David McTaggart, Greenpeace Leader, Born (1932)

The name Greenpeace is today synonymous with the environmental movement.  It evolved from a small organization to an international powerhouse largely because of one man, David McTaggart, through what we might call the perfect storm.

David McTaggart in 1981 (photo by Antonisse, Marcel/Anefo)

            David McTaggart was born in Vancouver, British Columbia, on June 24, 1932 (died 2001).  He was a talented athlete, spending his youth skiing, golfing and playing racquet sports.  He excelled especially at badminton, winning the Canadian national championship three times.  He quit high school to begin a construction business that became highly successful first in Canada, then in the U.S.  However, when an accident on one of his construction sites caused an employee’s serious injury, McTaggart despaired of his role in the matter; he abandoned his business life, sacrificed much of his wealth to compensate for the accident, and left his family to “find out about himself”—the first phase of the perfect storm.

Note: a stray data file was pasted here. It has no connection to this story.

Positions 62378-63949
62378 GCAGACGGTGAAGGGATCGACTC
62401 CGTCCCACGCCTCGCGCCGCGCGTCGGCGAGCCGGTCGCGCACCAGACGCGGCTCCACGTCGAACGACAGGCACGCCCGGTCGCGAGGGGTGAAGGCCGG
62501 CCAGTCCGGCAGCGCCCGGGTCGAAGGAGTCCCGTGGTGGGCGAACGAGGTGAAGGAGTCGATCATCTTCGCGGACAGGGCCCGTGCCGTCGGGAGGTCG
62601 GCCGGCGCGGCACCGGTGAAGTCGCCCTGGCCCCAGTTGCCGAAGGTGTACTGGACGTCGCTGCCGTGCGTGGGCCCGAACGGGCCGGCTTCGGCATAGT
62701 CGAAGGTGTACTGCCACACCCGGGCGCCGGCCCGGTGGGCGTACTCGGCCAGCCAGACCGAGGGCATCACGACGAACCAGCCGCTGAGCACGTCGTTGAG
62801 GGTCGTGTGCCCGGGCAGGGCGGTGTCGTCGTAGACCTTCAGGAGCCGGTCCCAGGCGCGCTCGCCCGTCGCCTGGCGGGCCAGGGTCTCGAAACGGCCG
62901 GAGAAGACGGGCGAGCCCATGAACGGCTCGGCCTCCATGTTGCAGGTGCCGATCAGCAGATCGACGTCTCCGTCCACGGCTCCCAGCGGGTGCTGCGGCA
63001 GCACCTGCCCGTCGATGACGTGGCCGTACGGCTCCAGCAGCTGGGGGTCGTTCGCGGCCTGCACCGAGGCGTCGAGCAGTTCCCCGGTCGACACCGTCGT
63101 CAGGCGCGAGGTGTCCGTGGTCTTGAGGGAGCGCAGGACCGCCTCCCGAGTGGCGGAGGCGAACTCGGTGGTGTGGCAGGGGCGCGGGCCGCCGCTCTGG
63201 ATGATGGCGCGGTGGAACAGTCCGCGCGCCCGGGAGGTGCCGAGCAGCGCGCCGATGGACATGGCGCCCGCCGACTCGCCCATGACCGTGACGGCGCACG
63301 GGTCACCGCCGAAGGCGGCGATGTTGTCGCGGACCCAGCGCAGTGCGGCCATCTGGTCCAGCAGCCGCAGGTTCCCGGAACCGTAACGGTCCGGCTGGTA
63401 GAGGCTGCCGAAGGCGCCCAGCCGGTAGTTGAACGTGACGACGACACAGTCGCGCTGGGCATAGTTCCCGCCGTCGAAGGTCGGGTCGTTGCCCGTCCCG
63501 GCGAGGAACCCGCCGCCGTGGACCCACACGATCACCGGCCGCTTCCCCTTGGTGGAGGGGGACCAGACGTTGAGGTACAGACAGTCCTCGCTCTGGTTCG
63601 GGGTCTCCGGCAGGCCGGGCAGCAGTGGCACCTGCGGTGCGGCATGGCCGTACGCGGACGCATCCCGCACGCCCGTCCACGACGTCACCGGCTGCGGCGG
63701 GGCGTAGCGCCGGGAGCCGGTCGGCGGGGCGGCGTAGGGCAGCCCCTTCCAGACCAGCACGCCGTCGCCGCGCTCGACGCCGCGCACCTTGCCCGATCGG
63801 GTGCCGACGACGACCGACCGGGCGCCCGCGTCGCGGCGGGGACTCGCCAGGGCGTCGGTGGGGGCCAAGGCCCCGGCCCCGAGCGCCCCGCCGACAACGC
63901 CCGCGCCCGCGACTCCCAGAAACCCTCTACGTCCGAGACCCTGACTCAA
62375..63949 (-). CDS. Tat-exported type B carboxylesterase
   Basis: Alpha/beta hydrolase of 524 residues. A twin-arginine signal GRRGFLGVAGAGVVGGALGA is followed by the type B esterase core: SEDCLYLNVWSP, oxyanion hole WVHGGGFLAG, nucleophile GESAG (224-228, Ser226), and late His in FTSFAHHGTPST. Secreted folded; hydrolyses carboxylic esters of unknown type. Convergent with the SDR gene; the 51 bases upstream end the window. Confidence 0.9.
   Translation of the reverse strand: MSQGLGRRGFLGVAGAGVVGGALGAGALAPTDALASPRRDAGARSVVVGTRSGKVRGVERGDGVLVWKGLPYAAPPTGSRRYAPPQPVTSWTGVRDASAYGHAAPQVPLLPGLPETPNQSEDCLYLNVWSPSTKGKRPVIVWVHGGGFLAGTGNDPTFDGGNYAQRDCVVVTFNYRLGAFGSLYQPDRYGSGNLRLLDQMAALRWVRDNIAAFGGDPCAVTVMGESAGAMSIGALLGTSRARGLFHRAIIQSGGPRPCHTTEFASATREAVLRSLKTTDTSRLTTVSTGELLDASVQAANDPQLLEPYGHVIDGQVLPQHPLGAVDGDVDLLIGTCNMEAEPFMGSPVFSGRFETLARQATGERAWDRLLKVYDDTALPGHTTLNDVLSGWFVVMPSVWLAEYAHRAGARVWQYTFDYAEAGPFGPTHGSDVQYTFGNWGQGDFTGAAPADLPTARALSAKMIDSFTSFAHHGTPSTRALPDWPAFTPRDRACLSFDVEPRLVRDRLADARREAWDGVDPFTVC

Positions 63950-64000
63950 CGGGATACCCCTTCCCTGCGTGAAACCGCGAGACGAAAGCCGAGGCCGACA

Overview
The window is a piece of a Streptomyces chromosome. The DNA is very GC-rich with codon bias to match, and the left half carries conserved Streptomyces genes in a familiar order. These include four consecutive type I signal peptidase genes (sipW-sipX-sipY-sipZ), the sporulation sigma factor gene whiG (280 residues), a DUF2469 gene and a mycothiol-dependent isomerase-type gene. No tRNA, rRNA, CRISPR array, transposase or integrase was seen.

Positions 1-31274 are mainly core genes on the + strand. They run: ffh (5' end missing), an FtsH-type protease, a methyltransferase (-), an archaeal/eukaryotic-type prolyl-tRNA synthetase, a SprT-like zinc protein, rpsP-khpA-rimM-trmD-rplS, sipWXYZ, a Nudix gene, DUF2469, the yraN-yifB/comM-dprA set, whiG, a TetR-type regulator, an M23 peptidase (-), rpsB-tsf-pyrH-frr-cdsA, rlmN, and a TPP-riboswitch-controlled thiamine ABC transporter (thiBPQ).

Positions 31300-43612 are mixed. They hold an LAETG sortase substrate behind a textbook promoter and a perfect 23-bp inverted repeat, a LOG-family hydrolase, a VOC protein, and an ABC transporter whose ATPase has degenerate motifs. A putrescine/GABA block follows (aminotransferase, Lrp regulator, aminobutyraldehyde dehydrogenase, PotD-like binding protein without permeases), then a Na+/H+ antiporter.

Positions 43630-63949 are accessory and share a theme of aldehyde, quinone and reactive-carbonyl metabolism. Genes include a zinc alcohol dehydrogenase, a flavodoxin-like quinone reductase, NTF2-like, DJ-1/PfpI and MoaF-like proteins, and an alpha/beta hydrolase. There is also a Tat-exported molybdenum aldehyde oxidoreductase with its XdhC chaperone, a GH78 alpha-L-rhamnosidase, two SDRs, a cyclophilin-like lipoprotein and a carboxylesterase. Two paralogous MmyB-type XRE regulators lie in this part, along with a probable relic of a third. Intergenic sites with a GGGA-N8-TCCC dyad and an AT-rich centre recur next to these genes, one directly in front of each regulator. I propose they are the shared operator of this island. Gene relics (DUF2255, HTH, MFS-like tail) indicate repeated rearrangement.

The storm continued building as he was roaming the South Pacific in his sailboat during 1972.  He answered an ad seeking volunteers to protest French above-ground nuclear tests at the uninhabited atoll, Mururoa.  He was mad, not so much because of the tests themselves, but because of the audacity of the government to declare a portion of the ocean off-limits.  McTaggart renamed his boat the Greenpeace III, after the group that placed the ad, and headed to Mururoa.  He anchored in the path of the expected test plume.  In response, the French navy rammed his boat and towed him to harbor, claiming they had rescued him. The next year, he was back, and the French were more aggressive, boarding his boat and beating him badly.  The government again claimed rescue, but a smuggled film of the altercation added to the storm when it was broadcast. McTaggart successfully sued France, and in 1974, the embarrassed French government halted above-ground testing (and eventually stopped all nuclear testing).